Tweed Airport investment plan gains traction

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NEW HAVEN --  A large investment plan in Tweed Airport was the topic of discussion Wednesday night during a committee meeting at New Haven City Hall.

The plan looks to pave over gravel safety zones on either end the runway, lengthening it by 1,000 feet. A longer runway would allow larger planes to fly out of Tweed and to farther destinations.

It would not require any expansion of the airport's existing grounds.

Tweed is looking to fly to more destinations, including Chicago, Washington D.C. and Florida.

"We need to provide the runway and takeoff space for these plains, otherwise they won't come," said Tim Larson, Executive Director of Tweed Airport.

Larson said more flights would be more attractive to businesses.

"They're picking and choosing on where they can hold their venues, where they can hold their meetings, and they want to have air service," said Larson.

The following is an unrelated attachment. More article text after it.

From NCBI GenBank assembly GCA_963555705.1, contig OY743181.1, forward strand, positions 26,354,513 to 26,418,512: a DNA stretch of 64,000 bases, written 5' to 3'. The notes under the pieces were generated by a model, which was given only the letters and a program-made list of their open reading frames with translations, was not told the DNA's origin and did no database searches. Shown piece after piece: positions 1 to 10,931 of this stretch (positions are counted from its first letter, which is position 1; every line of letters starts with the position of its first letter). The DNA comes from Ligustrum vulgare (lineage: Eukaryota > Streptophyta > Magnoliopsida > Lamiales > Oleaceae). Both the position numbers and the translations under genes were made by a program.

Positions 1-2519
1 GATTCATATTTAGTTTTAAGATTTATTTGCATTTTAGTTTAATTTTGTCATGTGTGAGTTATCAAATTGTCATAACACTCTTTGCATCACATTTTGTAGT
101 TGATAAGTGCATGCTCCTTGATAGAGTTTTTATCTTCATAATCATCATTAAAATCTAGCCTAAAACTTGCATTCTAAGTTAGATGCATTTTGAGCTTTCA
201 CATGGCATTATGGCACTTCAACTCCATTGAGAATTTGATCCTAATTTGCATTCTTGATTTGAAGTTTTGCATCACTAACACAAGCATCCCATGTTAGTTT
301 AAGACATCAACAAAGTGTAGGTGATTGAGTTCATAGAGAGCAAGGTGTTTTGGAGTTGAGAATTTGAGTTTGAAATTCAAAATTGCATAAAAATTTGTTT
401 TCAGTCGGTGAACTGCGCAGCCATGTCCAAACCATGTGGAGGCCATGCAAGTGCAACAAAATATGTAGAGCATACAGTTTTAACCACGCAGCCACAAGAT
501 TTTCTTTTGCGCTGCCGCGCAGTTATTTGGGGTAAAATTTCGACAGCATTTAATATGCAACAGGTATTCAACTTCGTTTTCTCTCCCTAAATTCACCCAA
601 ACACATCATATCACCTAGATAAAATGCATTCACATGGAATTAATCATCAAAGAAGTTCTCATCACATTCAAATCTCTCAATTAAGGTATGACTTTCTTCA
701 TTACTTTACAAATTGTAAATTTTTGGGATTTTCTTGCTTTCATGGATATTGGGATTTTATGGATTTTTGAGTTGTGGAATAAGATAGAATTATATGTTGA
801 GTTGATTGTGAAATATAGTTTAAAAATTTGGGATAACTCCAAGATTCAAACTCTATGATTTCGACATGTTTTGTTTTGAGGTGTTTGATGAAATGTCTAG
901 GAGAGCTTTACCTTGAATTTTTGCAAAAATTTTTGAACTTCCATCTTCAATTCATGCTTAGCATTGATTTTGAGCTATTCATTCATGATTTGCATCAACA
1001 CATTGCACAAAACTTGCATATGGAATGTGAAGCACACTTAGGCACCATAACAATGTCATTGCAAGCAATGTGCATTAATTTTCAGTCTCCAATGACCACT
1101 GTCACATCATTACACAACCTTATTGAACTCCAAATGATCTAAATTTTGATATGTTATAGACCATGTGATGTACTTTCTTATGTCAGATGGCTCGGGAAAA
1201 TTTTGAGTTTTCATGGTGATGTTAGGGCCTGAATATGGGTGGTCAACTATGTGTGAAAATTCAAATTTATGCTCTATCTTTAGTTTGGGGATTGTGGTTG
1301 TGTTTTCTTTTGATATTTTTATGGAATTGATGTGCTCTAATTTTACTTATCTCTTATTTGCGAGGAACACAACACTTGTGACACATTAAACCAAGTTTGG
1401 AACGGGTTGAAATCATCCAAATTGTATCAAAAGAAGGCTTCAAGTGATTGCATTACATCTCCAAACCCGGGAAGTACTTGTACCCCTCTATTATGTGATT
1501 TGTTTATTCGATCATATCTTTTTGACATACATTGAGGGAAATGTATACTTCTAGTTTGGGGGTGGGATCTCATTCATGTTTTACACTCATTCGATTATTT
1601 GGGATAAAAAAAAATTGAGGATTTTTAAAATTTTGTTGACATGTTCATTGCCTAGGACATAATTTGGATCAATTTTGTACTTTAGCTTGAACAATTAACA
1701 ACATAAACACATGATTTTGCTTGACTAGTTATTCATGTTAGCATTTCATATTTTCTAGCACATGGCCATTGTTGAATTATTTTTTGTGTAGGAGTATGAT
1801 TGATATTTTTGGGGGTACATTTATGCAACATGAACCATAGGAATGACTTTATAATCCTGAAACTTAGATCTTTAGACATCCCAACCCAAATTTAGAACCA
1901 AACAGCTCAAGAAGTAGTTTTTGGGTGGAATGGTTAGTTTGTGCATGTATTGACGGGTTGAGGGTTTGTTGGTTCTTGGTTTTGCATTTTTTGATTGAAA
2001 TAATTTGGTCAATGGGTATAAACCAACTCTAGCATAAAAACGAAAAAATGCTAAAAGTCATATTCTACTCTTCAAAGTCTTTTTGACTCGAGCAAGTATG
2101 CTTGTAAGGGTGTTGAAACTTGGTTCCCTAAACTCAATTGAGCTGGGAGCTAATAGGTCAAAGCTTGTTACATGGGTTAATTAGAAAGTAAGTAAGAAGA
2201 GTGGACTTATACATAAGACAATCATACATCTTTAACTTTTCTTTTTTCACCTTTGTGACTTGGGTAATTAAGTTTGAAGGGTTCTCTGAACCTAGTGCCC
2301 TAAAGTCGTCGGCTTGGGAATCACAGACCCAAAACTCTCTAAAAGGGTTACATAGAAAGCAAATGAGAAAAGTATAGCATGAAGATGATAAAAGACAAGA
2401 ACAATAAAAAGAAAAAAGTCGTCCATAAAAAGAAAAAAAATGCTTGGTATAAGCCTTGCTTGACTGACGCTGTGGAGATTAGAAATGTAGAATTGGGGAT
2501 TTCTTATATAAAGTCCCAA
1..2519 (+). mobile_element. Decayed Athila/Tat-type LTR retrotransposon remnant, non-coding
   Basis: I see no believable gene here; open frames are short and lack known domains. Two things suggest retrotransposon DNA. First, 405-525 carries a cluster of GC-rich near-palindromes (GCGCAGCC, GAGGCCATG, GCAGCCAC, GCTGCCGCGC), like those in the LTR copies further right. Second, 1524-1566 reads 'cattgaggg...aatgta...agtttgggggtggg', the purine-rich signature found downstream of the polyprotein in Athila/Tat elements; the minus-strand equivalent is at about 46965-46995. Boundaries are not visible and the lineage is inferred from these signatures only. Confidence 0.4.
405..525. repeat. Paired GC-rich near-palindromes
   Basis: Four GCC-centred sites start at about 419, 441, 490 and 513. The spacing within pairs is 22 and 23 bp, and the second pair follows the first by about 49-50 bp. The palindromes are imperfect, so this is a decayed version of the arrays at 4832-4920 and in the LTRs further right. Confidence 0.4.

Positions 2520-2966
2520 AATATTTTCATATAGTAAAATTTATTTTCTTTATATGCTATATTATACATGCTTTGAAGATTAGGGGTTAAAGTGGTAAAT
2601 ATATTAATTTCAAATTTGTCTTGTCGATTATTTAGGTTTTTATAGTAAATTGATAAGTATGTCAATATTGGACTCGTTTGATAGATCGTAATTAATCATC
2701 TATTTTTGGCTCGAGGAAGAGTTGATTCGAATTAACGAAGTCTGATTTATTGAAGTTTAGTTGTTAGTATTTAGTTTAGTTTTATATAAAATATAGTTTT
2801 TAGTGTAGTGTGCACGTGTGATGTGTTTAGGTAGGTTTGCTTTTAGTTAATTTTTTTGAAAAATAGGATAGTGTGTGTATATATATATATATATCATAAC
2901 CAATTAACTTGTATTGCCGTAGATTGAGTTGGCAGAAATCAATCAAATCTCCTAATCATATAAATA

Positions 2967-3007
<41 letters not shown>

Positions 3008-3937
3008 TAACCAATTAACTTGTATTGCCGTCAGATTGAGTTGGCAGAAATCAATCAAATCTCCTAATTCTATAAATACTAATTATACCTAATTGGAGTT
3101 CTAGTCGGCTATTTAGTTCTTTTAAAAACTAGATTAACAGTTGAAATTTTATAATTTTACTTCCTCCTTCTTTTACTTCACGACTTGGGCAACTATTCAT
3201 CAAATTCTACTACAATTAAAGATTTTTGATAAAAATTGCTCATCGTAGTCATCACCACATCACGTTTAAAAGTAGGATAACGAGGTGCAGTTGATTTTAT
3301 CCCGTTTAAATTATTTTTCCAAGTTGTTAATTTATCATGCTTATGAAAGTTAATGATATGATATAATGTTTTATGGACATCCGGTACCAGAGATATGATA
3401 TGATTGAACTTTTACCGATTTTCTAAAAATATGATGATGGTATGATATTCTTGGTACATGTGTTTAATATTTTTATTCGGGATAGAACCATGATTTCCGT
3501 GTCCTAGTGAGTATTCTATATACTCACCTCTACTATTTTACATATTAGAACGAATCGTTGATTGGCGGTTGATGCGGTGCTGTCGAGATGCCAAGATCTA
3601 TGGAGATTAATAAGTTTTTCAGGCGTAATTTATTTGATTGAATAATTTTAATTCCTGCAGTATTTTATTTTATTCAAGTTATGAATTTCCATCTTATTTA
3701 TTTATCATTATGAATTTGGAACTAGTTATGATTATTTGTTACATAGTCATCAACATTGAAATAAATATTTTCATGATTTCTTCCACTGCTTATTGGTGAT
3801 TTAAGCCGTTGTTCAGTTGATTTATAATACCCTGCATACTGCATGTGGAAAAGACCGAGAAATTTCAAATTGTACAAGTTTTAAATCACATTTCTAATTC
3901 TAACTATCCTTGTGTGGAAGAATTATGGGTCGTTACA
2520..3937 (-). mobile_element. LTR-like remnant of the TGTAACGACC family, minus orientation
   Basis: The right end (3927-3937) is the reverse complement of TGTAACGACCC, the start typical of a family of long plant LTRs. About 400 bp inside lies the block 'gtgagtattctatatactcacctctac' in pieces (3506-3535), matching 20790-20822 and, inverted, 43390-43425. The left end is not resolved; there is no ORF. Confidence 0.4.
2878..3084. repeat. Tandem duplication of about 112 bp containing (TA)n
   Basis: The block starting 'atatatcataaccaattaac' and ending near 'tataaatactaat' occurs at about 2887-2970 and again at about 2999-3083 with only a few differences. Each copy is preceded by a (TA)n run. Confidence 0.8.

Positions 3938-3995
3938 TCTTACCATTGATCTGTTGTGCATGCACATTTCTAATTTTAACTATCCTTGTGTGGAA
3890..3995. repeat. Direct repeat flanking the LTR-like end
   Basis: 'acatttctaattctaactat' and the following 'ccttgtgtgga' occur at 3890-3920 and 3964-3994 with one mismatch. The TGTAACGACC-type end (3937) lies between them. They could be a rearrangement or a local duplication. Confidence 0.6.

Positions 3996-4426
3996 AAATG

New Haven mom Angela Russell said a more robust Tweed would give her daughter, who is blind, more travel opportunities.

"It'll make her be more independent to be able to have more options to travel to different places as she chooses," said Russell.

New Haven's plan for the project would include roadway changes to alleviate traffic and a noise reduction program for 185 area homes.

But many neighbors are urging the airport to abort its plan, saying more planes would damage the local ecosystem -- especially wetlands -- and create excessive traffic and noise, destroying their quality of life.

"That soundproofing study only affects us when we're in our houses," said Cherise Labonte, who lives near the airport. "What are we supposed to do when we're hanging out outside?"

"Anyone who's been to Morris Cove or the East Shore knows that there are two main arteries, Townsend Avenue and Woodward Avenue," said Sean O'Brien, who lives a block from Tweed. "And trying to shove all this traffic down those two roads is going to be a disaster."

A resolution to support the project will now head to the full Board of Alders for a vote on May 7.

The resolution, however, holds no legislative authority and is only an expression of intention. Any real change must come from the legislature in Hartford, which sets the laws on airport runway limits.

The legislative session ends on May 9.

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